All NSAIDs have a “black box” warning about increased cardiovascular risk. This was added almost a decade ago after the withdrawal of Vioxx. But CV risk isn’t necessarily equal between NSAIDs. Here’s a new report from the experts at Prescriber’s Letter:
Naproxen has a longer half-life than many traditional NSAIDs … which means longer platelet inhibition due to inhibition of the COX-1 enzyme. This might translate to fewer CV events than other NSAIDs that are shorter-acting or more COX-2 selective.
In fact, a recent meta-analysis suggests that naproxen is associated with fewer CV events than diclofenac, ibuprofen, or celecoxib.
But naproxen’s CV risk hasn’t been DIRECTLY compared to other NSAIDs in good randomized trials … so it’s too early to say it’s safer.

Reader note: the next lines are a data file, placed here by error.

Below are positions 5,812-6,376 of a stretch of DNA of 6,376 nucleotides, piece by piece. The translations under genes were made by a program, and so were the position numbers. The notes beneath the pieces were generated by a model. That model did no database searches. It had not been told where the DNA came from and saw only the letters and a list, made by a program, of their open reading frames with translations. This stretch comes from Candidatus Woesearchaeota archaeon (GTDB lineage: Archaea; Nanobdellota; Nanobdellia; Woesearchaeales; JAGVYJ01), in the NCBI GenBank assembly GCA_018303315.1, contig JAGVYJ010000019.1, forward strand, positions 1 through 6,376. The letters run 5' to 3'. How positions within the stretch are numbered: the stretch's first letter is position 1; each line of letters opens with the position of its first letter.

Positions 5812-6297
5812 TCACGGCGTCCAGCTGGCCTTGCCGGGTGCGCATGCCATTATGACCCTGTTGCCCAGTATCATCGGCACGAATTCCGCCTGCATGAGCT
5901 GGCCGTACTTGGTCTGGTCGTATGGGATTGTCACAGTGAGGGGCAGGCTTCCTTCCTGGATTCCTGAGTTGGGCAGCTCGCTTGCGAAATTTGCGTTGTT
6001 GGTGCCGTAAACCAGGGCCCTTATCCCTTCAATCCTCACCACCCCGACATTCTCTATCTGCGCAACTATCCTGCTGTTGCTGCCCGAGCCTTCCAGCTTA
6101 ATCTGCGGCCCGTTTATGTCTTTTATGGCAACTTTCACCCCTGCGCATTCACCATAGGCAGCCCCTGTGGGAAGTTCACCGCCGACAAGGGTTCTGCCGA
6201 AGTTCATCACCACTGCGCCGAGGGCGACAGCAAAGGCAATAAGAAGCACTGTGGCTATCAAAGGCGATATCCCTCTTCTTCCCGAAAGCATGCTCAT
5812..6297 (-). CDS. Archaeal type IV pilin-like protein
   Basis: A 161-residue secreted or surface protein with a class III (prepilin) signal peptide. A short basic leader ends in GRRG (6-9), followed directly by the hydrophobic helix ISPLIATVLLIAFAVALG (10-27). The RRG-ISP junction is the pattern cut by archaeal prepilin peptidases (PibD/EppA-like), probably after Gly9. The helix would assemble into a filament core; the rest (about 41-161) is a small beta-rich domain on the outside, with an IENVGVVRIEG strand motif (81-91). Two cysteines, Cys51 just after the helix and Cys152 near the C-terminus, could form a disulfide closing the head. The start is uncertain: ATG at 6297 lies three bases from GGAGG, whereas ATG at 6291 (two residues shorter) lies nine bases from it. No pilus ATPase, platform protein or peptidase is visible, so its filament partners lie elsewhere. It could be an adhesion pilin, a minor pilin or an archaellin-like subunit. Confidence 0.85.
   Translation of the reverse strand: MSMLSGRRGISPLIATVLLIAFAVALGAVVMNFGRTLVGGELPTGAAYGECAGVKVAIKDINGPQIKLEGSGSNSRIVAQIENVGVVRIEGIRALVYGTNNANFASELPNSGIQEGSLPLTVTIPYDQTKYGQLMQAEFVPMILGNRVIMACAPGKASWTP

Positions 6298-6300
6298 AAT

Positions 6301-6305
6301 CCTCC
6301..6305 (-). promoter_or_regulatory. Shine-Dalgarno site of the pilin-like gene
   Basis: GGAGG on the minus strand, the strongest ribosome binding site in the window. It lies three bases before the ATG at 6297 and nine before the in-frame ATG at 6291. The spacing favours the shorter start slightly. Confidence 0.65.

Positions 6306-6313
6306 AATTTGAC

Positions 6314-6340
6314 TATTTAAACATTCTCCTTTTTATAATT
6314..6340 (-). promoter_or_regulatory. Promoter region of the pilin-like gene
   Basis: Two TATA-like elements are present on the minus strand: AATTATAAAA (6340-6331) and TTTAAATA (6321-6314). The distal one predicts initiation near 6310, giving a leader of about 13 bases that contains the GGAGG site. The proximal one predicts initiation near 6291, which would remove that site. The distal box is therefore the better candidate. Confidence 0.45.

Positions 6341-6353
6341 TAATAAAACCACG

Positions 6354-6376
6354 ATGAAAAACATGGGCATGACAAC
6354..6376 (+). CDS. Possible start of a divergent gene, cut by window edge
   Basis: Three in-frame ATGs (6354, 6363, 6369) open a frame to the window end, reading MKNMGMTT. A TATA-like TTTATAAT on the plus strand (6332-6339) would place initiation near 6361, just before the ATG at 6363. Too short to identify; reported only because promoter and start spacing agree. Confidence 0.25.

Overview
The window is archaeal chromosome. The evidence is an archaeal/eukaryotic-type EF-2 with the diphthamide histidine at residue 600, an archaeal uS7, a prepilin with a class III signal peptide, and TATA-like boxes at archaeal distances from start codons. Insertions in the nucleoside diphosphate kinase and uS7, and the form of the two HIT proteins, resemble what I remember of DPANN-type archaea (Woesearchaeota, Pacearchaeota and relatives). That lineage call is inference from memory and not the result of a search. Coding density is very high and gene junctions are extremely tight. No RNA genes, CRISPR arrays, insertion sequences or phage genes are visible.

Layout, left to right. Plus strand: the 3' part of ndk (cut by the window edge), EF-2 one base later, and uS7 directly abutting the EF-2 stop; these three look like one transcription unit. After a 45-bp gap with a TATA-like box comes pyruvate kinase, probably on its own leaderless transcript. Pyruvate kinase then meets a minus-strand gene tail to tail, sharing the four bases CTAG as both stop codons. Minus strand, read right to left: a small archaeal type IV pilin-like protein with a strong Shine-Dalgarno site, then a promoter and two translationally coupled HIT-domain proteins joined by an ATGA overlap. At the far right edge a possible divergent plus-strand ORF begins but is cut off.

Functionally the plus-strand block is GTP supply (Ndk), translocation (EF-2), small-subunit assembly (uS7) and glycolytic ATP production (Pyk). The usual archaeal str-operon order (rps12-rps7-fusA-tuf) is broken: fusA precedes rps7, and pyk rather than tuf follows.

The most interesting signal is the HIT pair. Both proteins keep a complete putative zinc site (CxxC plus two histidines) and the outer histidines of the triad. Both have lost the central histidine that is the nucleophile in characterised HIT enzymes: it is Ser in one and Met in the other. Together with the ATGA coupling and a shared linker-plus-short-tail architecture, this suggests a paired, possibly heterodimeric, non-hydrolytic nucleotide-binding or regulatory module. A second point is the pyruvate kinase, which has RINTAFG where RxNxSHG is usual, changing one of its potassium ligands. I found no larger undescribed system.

This is why FDA isn’t changing naproxen labeling right now. However, the good news is a large randomized controlled trial will evaluate CV, GI, and renal safety of naproxen, ibuprofen, and celecoxib. Unfortunately, the results won’t be available until late 2015.
Prescriber’s Letter says to use doctors, “For now, limit NSAIDs, except low-dose aspirin, if CV risk is high. Even short-term use may be risky in these patients” and “Lean toward naproxen if CV risk is a concern … and celecoxib or low-dose ibuprofen if GI risk is a concern. Try to avoid NSAIDs in patients who are at both high CV and GI risk.”
This blog provides a wide variety of general health information only and is not intended to be a substitute for professional medical advice, diagnosis, or treatment from your regular physician. If you are concerned about your health, take what you learn from this blog and meet with your personal doctor to discuss your concerns.